Calls to establish country risk officers coming from global organizations and distinguished risk managers are easy to dismiss as politically impractical. Yet, as the U.S. budget Super Committee sputters toward its November 23rd deadline buffeted by external influences, and the European Union grapples with sovereign debt negotiations, the argument strengthens for objective, fact-based national risk management to support policymaking.
Special interests are unavoidable threads of the fabric of democratic systems, but their insistence on eliminating a set of policy options at the onset of negotiations negates the potential of using valid risk trade-off analysis in political discourse.
This presents an opportunity for risk management professionals to promote the benefits of integrating risk management processes and analysis with policy decision making. Introducing structured risk assessments into public debates would help prioritize legislative agendas and the use of national resources across time.
WEF and Other Global Calls for National Risk Management
The World Economic Forum first made its case for country risk officers in its Global Risks 2007 analysis and continues to bolster this call with notable support from Swiss Re, Oliver Wyman, and the OECD, among others. The idealistic view of a country risk officer is an individual, or entity, within a nation’s government that holds enough authority to guide policy considerations while conducting risk assessments and identifying tradeoffs in national risks and government action.
In practical terms, democratic systems cannot grant this degree of nationwide authority to a single individual or entity. Steps to coordinate country risk management in the past decade have focused instead on departments for civil emergency preparedness. Examples include the UK’s Civil Contingencies Secretariat, Public Safety Canada, Japan’s Central Disaster Management Council, and the U.S. Department of Homeland Security. While this is progress, the power of risk-aware decision-making processes remains elusive for government risk strategy and policymaking in general.
U.S. politicians and government bureaucrats rely primarily on the Congressional Budget Office and the Office of Management and Budget as resources for objective policy guidance, but these organizations merely respond to inquiries framed by political motivations and limited piecemeal financial data and facts.
Risk Management Professionals Can Add Value in the Fourth Estate
To achieve a purer form of plausible risk management influence in the United States, risk management professionals must take up residency in the Fourth Estate.
The Fourth Estate refers to the press as the fourth branch of checks and balances on government systems that sheds light on the motivations and inner workings of the federal government. An independent national risk management advisory organization(s) could play a role within the Fourth Estate by injecting risk analysis into policy debates and offering practical advice on basic risk management concepts and considerations for national priorities.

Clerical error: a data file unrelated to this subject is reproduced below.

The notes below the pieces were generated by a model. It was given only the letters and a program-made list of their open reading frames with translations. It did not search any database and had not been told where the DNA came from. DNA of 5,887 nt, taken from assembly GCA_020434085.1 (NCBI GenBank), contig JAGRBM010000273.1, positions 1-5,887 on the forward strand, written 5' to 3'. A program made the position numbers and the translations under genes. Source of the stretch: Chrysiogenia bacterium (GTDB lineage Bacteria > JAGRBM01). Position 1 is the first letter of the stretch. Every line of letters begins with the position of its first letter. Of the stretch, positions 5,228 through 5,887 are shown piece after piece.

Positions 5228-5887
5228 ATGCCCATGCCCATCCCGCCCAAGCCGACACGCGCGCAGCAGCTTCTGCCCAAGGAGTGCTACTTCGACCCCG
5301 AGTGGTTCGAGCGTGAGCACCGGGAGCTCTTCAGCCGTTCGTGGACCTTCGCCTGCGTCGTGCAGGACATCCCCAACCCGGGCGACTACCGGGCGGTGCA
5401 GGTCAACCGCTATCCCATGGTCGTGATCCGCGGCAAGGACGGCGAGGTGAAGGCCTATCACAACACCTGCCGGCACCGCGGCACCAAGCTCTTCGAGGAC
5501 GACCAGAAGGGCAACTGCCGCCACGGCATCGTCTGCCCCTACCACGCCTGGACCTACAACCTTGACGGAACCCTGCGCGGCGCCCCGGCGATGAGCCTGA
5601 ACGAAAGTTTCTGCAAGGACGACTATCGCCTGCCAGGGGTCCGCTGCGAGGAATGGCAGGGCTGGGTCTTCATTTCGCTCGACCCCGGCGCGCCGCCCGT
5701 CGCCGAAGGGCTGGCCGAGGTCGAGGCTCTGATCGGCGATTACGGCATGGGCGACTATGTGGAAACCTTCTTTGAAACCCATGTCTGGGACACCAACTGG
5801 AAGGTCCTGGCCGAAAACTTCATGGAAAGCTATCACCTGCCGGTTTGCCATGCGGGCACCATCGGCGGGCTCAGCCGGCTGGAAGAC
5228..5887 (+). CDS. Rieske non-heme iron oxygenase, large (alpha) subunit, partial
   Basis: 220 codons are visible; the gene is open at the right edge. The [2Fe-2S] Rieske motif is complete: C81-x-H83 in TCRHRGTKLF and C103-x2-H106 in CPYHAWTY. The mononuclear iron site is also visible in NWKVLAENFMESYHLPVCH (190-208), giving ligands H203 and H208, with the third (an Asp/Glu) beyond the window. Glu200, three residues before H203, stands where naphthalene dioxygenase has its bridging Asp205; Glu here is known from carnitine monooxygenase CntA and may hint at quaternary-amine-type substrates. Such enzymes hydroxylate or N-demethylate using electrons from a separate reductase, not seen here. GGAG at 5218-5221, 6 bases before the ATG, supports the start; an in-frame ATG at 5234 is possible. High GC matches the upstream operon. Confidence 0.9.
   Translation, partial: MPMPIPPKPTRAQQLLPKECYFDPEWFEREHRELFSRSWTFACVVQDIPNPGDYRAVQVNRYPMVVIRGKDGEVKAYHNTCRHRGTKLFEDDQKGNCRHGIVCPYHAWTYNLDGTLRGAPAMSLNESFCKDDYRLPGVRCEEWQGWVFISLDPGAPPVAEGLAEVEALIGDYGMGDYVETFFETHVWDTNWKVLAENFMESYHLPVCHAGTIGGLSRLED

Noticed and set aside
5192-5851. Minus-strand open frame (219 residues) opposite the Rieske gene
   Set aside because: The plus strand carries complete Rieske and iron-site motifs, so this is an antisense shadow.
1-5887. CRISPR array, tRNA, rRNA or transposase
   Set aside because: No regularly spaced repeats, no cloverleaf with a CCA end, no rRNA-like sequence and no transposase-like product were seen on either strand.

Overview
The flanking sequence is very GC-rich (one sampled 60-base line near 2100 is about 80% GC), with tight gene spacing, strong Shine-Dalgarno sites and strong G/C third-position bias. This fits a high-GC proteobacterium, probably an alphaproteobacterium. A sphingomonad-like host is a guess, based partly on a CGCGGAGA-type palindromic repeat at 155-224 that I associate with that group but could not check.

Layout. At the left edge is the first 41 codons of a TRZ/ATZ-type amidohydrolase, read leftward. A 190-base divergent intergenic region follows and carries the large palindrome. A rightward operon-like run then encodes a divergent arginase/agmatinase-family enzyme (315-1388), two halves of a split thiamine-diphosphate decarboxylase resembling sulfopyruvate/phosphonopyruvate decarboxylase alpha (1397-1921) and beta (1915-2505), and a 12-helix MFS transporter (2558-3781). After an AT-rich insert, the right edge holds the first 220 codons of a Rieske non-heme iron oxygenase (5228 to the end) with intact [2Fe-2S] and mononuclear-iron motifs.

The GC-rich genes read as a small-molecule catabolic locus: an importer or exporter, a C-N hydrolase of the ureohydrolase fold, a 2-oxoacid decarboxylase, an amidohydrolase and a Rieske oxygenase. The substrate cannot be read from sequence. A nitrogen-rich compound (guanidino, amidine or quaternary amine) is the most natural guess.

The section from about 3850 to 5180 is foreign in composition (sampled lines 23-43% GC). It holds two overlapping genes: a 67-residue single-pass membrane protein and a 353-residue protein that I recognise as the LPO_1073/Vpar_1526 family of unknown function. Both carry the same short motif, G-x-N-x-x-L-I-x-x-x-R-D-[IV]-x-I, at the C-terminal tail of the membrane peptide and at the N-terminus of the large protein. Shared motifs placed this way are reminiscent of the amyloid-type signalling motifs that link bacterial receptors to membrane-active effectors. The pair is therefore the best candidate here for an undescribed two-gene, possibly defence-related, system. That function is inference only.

Here are three anticipated arguments against this approach, along with counterpoints:
- The press has proven the days of objective Woodward and Bernstein investigative reporting has devolved into its own politically divisive entities. – True, but as long as they represent the full political spectrum en masse, the press still functions to inform the public.
- Political think tanks already fill the role of offering policy guidance. – Yes, but they have also diverged into separate special interest camps and typically advise individual public policies.
- Any independent risk management advisory organization would also fall under the influence of political special interest motivations. – No. Not if you believe risk management is an objective disciplined approach for risk identification, assessment, and management of all risk factors in both the short and long terms.
The current political environment, combined with the weightiness of looming national and global risks, presents an opportunity for ambitious risk managers to prove the power of their business discipline. The dynamics and scale of the full range of country risks may be more complex than for any single business, but the risk management value for a country would still be the same as an enterprise risk management program: establishing a risk framework which all decision makers could use to assess, effectively communicate, and monitor risk factors when considering tradeoffs in policymaking.
Governments will never make decisions at the speed of the business environment, but our political entities need to close this process gap in order to manage, rather than react to, dynamic market conditions and risks.